Great White Shark Feasts on Seal
The great white shark, Carcharodon carcharias, also known as great white, white pointer, white shark, or white death, is a large lamniform shark found in coastal surface waters in all major oceans. The great white shark is very well known for its size, because it can exceed 6 metres (20 ft) in length and 2,240 kilograms (4,938 lb) in weight. It becomes sexually mature at around 15 years of age and has a lifespan of 30 to over 100 years. The great white shark is arguably the world’s largest known predatory fish, eating dolphins, porpoises, whale carcasses and pinnipeds such as seals, fur seals and sea lions. It is the only surviving species of its genus, Carcharodon.
Above: Photo by David Jenkins.
VIDEO: National Geographic World’s Deadliest – Great White Shark vs. Seals
Above: Re-posted from Nat Geo Wild – With keen eyesight, excellent hearing and sensitive motion detectors, this great white shark is locked and loaded. Nearby seals are agile and alert, but they’ll have to move fast.
How to Release a Bird from a Fish Hook
Wherever fishermen and birds overlap, sooner or later a bird gets hooked or entangled in fishing line. What happens next will determine the fate of the bird: If the fisherman cuts the line, the bird likely will die from starvation, as its capacity to forage is impaired, or dehydration, if the line becomes entangled in the trees at its roost site. Or a savvy fisherman will reel the bird in, set it free, and save its life. But to protect him or her self from the bird, which will flap long wings, squawk loudly, and snap its beak, a fisherman needs to take some basic precautions.
Chloe McCardel World Record Bahamas Swim Attempt
Above: SPOT GPS Tracker progress for Chloe McCardel’s world record Bahamas swim attempt
The following is re-posted from Chloe’s personal website/blog chloemccardel.com: I am very excited to announce I will be attempting a World Record 128km open water swim in the Bahamas during late October. Taking up to 48 hours to complete, the swim will start from the southern tip of the island of Eleuthera and finish at the island of Nassau. If successful I will have completed the longest solo, continuous, unassisted marathon swim in open-water in history!!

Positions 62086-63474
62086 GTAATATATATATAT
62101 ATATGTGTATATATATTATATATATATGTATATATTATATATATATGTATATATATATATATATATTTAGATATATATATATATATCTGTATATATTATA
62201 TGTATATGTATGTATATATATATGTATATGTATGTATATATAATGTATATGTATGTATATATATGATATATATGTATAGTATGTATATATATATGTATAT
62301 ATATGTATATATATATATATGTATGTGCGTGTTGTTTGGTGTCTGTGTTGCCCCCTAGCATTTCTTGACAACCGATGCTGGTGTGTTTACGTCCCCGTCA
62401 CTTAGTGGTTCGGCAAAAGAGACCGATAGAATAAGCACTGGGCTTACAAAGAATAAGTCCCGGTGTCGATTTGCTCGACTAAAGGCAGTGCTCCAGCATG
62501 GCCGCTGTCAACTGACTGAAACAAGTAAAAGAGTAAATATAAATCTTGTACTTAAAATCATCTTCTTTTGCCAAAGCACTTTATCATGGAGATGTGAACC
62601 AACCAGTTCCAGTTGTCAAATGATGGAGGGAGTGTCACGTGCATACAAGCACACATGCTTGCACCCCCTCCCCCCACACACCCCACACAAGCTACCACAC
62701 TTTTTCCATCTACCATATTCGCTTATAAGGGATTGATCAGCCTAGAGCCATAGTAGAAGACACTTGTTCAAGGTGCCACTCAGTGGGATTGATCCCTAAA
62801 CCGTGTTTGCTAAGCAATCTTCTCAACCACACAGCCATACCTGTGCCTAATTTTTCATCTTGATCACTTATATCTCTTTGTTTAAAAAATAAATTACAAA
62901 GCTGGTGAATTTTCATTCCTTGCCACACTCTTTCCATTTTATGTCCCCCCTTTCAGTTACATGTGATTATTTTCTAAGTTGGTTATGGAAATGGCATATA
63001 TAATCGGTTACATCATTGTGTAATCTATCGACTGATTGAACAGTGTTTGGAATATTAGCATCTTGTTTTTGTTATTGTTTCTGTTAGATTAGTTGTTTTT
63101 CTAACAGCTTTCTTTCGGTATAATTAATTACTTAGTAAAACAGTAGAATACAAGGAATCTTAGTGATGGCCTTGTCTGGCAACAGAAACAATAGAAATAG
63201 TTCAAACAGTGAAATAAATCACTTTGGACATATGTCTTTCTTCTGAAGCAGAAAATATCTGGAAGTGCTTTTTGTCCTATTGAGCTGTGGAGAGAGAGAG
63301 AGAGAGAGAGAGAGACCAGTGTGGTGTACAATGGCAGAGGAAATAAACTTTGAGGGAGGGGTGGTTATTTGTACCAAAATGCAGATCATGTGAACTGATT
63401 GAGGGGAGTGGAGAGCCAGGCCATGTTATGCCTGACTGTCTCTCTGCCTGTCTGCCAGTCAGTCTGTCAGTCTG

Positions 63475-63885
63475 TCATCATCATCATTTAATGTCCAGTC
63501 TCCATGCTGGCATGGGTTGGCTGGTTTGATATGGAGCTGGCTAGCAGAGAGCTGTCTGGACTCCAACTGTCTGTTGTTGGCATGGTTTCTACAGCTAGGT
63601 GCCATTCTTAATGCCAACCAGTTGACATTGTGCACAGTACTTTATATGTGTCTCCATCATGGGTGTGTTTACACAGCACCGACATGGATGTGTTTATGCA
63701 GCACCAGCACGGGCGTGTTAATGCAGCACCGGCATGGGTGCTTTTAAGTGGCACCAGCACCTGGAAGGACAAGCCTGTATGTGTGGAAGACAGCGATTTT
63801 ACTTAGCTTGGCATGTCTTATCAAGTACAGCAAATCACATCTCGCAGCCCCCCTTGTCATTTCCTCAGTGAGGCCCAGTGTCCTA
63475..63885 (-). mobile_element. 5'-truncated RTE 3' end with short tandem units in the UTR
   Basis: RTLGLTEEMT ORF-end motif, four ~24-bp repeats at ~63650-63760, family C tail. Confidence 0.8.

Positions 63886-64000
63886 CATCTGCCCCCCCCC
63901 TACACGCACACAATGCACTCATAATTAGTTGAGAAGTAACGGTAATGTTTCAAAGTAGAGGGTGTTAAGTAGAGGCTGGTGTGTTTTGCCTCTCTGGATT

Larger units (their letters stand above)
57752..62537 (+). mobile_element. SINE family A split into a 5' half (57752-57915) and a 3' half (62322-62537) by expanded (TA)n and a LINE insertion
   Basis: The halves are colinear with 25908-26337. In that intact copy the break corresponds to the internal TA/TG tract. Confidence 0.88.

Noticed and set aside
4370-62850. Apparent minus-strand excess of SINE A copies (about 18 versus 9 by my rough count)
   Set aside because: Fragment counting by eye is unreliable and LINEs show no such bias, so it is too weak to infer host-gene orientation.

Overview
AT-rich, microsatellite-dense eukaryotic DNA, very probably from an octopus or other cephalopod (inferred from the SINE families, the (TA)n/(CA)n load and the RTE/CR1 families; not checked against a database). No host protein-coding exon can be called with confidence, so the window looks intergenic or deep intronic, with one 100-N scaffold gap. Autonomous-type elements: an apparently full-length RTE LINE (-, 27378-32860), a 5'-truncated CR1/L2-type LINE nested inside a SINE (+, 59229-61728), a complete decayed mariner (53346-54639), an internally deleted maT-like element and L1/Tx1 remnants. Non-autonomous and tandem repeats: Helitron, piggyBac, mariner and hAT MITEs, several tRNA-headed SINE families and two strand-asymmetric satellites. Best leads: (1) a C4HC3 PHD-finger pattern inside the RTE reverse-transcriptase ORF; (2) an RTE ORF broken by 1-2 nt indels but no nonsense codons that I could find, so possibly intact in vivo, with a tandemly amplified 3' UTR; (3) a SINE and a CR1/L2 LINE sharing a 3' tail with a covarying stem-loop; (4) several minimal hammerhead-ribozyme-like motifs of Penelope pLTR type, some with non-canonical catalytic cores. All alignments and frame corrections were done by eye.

I am commonly asked “Why?” when, in the past, I have mentioned my double and triple English Channel Solo Attempts, Cuba – USA attempt and now again I am asked “Why?” – usually by non-sporty people as sporty people understand without needing an explanation. Well, the longer answer is that I have always set out to push the boundaries of this sport – whether it was attempting a Double Solo English Channel Crossing on my first swim in the English Channel in 2009 or trying to swim from Cuba – USA in just bathers, goggles and cap (2013) under traditional marathon swimming rules. But, to save time my answer to their question is usually “Why not?”. To which I am often given a million reasons why not to swim crazy marathons (usually due to the physical difficulty) which makes sense to these people but not to me! For a starters… why live in your physical and mental comfort zone? We all know that incredible life-changing moments, growth, bonding experiences and transformation never happen there!
UPDATE: Chloe McCardel Completes Record-Breaking Ocean SwimMelbourne marathon swimmer Chloe McCardel has overcome jellyfish stings, exhaustion and hypothermia to complete a remarkable 128-kilometre swim across the Bahamas.
The 29-year-old has secured her place in the world record books, completing the longest open-water solo, continuous unassisted marathon swim ever.
Above: Chloe McCardel completes her world record Bahamas swim.
Updated Catch Reports Section of ROFFS™ Website
Above: ROFFS™ Unlimited client Curtis Colgate & crew fishing aboard “Instigator” with a nice billfish caught offshore.
Be sure to visit the section titled “Catch Reports” located under the “Insights” tab on our ROFFS™ website that will feature current catch reports from areas such as the Northeastern U.S., North Carolina/Hatteras, South Carolina/Georgia, Florida, the Florida Keys, the Bahamas, and the Gulf of Mexico. We continue to post weekly updates in this category so please check back often.
If you do not want to wait for our next Fishy Times newsletter, please visit us in the meantime to get all your fishing news on Facebook, Twitter, YouTube and on the web. Safe and successful fishing until next time!